Wahl had a double vision for the Mount Holyoke décades. They were intended to be, first of all, acts of intellectual resistance, the cultural counterpart of de Gaulle's Free French in London. But Wahl also wanted them to serve as occasions for French-American dialogue, sealing culturally an alliance crucial to the eventual liberation of France. So, as the Allies prepared to reclaim Europe from the Nazis, Jean Wahl marshaled his intellectual troops in Massachusetts. Wahl's outdoor discussions, accompanied by the sounds of jets flying overhead from the nearby Westover Air Reserve Base and of Navy Waves training on campus, were intense. Poet Marianne Moore wrote of her admiration for Wahl, the "elfin and most touching exile." "An unselfish experiment like that of the Pontigny Committee," she added, "leaves a certain memory of exaltation, and a great desire to be of service to those who have suffered, and fought so well." Word spread of this remarkable occasion. Time sent a reporter, who learned that Mount Holyoke students thought Wahl was "cute." The Times Literary Supplement announced that the "spirit of the Abbey" had found a "sanctuary" in the United States. Proceedings were published in the prestigious Sewanee Review.
The OSS (forerunner of the CIA) dispatched an agent to Mount Holyoke to see what the fuss was all about. What the agent found, on the whole, was a gathering of tolerant, humanistic, and nonsectarian intellectuals and artists. When the great mathematician Jacques Hadamard was asked whether, after a French victory, ethnic Germans should be evicted from France, he responded forcefully in the negative. The French, in that case, Hadamard said, would be mimicking the crimes of the Nazis.
Sitting in the library of the château at Cerisy, listening to Professor Jeanpierre and the ensuing conversation, I began to feel the special mood of these occasions that had spanned a century and crisscrossed the Atlantic. Jacques Derrida, the eminent philosopher and godfather of deconstruction, flew in later that night from Nice and described Pontigny-Cerisy as a "counter-institution" outside the normal routines and rituals of academic life. "One never knows truly, totally, what, in the future, is going to happen when one comes to Cerisy," Derrida remarked.
For me, such reflections drove home the transatlantic events of the summer of 1944. As the students left the Mount Holyoke campus to make way for debateson such questions as the fate of 20th-century art, Eisenhower was making his decision to invade Normandy—exactly 60 years ago this June. Omaha Beach is just an hour's drive from Cerisy, past stone villages and dairy farms. The landscape—perhaps because my mind kept shifting between Cerisy and South Hadley—reminded me of New England. But Henry Adams, a passionate Normandy pilgrim, had also noted the resemblance, believing the inhabitants of these granite coasts to be "as hard and practical a fact as the granite itself." My own vague image of the American Cemetery, drawn from films and history books, hardly prepared me for the sheer emotional impact of Omaha Beach. The sky was ashen and the surf down the cliffs was rough and roiling. A single row of pines lined the bluffs overlooking the landing beaches. Spreading out on the level turf as far as the eye could see was an ocean of white crosses, some 10,000 of them, like doves alighted on the grass. Each cross, with an occasional Star of David mixed in, gave four stark pieces of information: the soldier's name, rank and regiment, home state, and date of death. The afternoon I visited, it was rare to hear an American voice, though I heard Italian, Japanese, German, and French spoken—reverently, and in hushed tones. Somehow this mix of languages made the current French-American hostility over Iraq all the more distressing, and the graves were a painful reminder that American soldiers might again be risking their lives far from home.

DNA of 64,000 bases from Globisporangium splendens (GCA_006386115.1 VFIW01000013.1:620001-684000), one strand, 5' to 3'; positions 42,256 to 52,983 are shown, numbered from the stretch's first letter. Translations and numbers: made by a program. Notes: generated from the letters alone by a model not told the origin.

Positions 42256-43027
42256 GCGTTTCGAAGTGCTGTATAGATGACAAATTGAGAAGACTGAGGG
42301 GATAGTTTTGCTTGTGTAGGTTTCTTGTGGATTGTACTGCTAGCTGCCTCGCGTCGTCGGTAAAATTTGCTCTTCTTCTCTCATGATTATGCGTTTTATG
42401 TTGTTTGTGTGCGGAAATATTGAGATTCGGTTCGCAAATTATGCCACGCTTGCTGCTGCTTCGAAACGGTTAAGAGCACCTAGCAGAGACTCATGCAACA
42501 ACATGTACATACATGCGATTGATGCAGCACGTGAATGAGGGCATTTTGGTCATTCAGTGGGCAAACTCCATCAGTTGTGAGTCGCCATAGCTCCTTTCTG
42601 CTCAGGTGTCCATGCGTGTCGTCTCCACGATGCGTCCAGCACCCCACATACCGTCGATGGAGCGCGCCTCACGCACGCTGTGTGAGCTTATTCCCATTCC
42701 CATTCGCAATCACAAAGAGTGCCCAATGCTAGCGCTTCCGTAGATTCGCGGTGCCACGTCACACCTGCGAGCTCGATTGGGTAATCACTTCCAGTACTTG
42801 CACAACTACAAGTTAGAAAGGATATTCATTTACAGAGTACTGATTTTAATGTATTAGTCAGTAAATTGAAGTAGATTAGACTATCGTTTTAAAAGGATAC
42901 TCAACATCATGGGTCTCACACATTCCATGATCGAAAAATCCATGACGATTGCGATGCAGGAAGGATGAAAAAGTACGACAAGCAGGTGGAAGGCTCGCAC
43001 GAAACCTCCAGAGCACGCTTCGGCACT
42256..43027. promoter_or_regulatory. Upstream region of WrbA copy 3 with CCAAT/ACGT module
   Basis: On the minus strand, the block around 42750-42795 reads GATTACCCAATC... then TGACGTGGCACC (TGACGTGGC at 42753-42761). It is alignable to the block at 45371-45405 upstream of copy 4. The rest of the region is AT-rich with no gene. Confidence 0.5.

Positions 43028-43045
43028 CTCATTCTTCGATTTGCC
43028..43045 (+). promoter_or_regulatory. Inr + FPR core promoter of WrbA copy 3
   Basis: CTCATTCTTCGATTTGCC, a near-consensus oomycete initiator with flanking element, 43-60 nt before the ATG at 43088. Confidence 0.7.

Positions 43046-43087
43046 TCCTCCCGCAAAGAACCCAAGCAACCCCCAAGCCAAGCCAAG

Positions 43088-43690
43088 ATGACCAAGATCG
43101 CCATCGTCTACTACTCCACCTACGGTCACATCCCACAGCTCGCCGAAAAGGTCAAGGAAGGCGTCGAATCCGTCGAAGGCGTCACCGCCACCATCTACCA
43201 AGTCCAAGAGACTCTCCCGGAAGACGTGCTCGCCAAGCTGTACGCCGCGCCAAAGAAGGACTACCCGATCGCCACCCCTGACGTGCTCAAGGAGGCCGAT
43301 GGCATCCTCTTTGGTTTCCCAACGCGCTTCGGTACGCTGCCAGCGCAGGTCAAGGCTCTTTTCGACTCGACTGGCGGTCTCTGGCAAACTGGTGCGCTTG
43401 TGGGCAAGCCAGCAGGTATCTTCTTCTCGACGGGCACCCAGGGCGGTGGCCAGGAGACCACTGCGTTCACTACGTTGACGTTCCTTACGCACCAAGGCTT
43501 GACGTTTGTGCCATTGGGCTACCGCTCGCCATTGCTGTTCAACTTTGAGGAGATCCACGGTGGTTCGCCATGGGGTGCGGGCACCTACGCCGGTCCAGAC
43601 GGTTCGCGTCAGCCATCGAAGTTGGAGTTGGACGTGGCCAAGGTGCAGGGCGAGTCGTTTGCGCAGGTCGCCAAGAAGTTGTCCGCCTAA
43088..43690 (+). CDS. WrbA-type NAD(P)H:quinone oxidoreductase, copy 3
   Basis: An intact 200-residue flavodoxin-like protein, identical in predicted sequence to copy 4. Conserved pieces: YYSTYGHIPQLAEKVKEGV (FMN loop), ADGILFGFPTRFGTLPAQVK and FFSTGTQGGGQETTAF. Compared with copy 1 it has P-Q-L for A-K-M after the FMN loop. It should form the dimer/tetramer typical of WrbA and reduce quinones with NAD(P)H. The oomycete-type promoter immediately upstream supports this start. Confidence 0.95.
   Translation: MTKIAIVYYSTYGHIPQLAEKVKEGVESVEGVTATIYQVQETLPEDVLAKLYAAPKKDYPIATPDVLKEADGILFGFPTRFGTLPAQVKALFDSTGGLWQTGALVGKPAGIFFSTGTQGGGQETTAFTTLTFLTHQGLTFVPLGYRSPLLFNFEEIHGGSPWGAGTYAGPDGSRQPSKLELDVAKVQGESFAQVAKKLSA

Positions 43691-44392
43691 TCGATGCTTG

A few minutes eastward, the no-frills fishing village of Port-en-Bessin, which served as a communications center for the Allies, offered another perspective on the invasion. Port-en-Bessin is the main port with access to the city of Bayeux, and its docks were lined with brightly colored fishing boats. On the high ridge above the town, a steep five-minute hike from the docks, the German gun emplacements looked like medieval redoubts, with vivid, blood-red poppies sprinkled among the stones. On the way down, I came upon a bronze easel with a marker explaining that the Pointillist Georges Seurat, along with his disciple Paul Signac, had come often in the 1880's to paint this view. I found myself thinking that not only was this landscape layered with historical memory—from William the Conqueror to the D-day landings—but that every traveler has brought his or her own fresh interpretation to the scene, stitching the present to the remote past.